Pecan Creek Farm is named for the small creek that divides our 20 acres. We don't actually farm pecans, but we do farm pasture. Some years ago when our pasture knowledge was sketchy, we asked an individual somewhat experienced in all-natural grassfed beef what he used to fertilize his pasture. He said "nothing". I did not question him further. I took his answer to be literal and final. Since then we have discovered that adding fertilizer to your pastures may not be needed, but if you literally do "nothing", that is what you will have for a pasture, "nothing". In defense of the individual who answered our question, he may have been doing many other things to improve his grazing. We now wish we had asked more questions.
Pasture farming is based in the concept that grazing animals will eat and do well on a diet that is more than just grass. A monoculture pasture (one species--usually grass) requires a lot of labor and usually chemicals to sustain. A multiculture pasture ideally will have many species of edible plants which exist in a natural balance with each other. However, pasture farming is subject to the same variables as row crop farming. Drought, excessive rain, extremes of heat and cold are factors that can really wreak havoc on pastures. Our farm was used to produce corn and cotton until 1995. So the land was heavily treated with commercial fertilizers. The soil is heavy clay, and the farming practices of the previous 50 years had left the surface soil hard and compacted. Since then, we have used no inorganic fertilizer on our pastures.
At the onset, let us say that the number one, most important, most significant, invaluable ingredient to pasture farming is water! If there is no water, nothing will improve your grazing. So, keep this in mind. The quality of your pasture and the effectiveness of your management will be directly affected by the availability of water. This obvious and simple conclusion was hammered home to us in the spring and summer of 2011. For years we have subscribed to the Stockman Grass Farmer and strongly recommend subscribing to that publication. It is full of hints and methods for pasture improvement, but none of them will work adequately without water. That being said, good pasture will lessen the amount of water needed and hasten recovery following a water shortage---even a severe shortage as happe ned in 2011.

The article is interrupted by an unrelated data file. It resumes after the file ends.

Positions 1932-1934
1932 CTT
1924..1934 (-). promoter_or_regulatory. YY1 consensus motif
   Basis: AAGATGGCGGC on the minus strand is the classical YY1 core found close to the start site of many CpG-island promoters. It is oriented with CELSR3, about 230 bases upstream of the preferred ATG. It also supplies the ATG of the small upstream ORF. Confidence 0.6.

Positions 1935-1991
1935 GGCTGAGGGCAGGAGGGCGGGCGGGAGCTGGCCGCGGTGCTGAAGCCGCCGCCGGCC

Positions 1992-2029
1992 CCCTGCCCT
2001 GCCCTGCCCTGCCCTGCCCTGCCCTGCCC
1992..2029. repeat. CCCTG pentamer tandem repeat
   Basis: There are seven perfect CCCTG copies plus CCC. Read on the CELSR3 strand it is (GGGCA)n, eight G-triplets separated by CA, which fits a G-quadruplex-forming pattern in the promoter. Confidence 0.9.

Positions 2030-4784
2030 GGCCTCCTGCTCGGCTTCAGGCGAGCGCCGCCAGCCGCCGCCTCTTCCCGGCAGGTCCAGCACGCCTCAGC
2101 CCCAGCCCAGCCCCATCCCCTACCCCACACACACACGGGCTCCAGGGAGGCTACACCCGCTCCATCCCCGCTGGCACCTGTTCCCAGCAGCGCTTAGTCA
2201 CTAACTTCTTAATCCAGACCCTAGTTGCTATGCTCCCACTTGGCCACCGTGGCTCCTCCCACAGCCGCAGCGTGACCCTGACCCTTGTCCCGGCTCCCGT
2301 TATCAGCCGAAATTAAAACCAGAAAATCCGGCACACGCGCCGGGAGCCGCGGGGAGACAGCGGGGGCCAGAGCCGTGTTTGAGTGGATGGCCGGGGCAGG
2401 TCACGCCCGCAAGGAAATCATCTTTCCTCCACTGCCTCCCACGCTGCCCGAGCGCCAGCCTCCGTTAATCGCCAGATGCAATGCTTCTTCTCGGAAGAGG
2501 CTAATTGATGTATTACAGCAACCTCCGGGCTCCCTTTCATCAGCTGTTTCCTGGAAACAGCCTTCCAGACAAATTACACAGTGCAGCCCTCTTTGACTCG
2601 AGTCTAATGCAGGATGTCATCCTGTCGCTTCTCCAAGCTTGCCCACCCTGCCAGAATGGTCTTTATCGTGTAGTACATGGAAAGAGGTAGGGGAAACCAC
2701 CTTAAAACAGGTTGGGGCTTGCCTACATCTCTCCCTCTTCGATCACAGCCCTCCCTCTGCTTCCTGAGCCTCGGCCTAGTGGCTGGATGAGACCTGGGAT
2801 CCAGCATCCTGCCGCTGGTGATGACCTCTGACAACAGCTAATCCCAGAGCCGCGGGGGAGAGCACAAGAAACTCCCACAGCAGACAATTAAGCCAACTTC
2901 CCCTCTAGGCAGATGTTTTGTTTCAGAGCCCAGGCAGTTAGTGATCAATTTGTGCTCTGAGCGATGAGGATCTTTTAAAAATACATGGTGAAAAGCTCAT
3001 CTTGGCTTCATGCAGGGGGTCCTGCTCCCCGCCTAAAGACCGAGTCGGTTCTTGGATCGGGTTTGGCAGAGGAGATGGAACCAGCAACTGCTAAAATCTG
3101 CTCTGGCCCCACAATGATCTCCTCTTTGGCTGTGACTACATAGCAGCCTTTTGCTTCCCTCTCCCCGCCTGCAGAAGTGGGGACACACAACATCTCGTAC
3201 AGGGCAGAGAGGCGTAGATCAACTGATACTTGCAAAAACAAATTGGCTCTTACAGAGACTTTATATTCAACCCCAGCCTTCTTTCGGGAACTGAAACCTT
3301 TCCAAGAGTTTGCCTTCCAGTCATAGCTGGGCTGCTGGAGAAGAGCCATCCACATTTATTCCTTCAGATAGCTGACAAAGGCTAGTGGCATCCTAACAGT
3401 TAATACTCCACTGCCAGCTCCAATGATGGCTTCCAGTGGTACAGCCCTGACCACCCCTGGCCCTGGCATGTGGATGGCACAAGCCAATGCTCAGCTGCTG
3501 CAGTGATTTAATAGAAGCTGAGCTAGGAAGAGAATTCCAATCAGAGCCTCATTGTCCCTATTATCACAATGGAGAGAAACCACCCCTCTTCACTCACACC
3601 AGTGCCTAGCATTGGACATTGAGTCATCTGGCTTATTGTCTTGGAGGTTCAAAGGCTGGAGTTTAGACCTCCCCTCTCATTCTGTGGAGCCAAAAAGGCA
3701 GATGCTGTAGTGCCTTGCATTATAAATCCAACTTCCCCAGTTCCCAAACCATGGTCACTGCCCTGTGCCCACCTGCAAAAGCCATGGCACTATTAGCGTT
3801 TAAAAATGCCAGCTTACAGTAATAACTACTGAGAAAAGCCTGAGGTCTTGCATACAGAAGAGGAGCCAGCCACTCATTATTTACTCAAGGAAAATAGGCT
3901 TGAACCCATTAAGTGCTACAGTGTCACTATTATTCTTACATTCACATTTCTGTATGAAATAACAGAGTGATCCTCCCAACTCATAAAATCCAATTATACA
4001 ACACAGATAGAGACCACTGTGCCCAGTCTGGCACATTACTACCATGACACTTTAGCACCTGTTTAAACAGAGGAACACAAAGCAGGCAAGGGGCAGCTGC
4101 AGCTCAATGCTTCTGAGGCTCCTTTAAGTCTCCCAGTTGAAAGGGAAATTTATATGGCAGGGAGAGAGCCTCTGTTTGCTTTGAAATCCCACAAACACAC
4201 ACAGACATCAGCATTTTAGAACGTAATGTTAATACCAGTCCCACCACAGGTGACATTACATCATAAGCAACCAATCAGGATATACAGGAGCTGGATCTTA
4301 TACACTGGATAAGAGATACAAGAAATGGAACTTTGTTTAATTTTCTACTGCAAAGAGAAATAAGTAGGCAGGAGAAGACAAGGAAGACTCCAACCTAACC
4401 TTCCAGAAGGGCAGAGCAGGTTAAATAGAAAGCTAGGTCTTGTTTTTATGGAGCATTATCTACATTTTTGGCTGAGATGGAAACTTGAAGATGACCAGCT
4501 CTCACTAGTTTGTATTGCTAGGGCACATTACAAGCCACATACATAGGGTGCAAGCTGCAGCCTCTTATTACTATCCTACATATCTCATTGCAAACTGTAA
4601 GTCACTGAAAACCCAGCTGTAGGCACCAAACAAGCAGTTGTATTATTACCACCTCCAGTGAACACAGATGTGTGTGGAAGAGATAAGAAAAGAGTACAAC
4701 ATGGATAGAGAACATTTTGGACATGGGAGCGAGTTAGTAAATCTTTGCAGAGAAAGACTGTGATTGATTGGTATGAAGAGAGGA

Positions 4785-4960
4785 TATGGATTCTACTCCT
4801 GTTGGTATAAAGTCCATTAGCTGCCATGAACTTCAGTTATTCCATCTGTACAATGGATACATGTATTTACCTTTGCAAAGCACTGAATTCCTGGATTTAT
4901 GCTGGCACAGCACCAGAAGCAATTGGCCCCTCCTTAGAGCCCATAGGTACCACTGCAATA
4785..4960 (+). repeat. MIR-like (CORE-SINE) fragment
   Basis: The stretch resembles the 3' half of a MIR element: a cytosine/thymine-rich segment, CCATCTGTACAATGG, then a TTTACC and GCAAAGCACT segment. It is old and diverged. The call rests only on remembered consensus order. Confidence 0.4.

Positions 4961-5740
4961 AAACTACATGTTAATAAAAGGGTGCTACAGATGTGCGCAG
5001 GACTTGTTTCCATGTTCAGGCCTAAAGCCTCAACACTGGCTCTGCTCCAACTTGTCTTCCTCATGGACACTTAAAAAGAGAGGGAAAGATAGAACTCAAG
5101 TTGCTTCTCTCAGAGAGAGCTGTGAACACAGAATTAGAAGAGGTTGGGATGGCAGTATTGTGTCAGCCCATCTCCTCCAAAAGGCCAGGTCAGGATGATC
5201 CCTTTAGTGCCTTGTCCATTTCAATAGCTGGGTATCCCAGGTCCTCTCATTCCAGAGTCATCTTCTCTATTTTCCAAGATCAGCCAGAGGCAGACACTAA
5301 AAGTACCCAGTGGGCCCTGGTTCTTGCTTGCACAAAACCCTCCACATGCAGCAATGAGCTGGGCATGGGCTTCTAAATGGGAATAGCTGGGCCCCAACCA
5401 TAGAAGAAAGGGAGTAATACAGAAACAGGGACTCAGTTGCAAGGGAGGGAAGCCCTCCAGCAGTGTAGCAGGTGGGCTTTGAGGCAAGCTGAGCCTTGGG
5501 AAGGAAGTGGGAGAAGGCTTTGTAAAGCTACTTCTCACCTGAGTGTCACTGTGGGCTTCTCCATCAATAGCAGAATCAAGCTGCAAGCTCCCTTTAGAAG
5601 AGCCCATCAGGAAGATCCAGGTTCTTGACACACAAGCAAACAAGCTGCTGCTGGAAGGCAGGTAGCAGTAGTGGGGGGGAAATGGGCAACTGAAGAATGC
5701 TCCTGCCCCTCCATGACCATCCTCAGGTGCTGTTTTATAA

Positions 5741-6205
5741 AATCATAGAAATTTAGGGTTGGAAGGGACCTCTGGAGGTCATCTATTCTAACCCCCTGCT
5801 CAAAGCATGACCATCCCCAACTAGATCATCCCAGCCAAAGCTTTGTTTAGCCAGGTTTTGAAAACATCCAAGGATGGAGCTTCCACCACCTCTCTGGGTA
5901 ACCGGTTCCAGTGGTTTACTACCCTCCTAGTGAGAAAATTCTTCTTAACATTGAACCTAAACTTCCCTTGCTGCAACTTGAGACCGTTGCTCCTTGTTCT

We are not soil experts, but we are soil observers. What we are concluding is that pasture following commercial fertilizer withdrawal will recover somewhat on its on with some good management. Here are a few things we have done which seems to help. If you fertilize, use something which adds or encourages the microorganisms in the soil. Around central Texas, Sustainable Growth Texas and N-Texx BioSoil Enhancer are good placed to start. Certain legumes, in particular clover, seem to help with naturally fixing nitrogen into the soil as well.
Here is another aid in pasture farming---goats. We do not particularly like goats. They have a habit of going places where they are not invited and eating food intended for other livestock. Our goats also like to kid in the worst weather and in the worst places. Nonetheless, they are terrific at keeping most weeds under control. Goats are "browsers" and prefer weeds or brush to grass. Most of our pastures have had no weed killer at all for the past 15 years. So, if you are starting out and needing to fence your property, consider goat proof fencing for your perimeter. We generally allow the goats to wander wherever they want inside that perimeter fence.
The biggest weed problem that we continue to struggle with is control of noxious/poisonous weeds. The goats and the cattle will not eat certain weeds because they sense that they are not good. Now, this may not sit well with some individuals, but we decided to spray broad leaf weed control in a two acre area to control False Ragweed and are considering spraying the dry creek bottom and sides to control Cockleburs. This will amount to an area of about three acres that we will spray. We are looking at the overall picture. Sometimes, you just need a little help. In these areas we have used frequent mowing, over seeding, hand removal, and propane torch burning. Still, we have made little progress. We welcome any suggestions from anyone reading this. I am not suggesting this as a regular activity, but to bring a particularly obnoxious intruder under control, you may need to resort to spraying, Be aware, however, that other beneficial broadleaves may also be killed and you will disqualify that area from organic certification for 3 years. The one area we have sprayed thus far has come back very strong with nice Coastal Bermuda and Johnson Grass. No additional fertilizer added except for what the cows left behind. Email us with comments, questions or suggestions. We are still learning.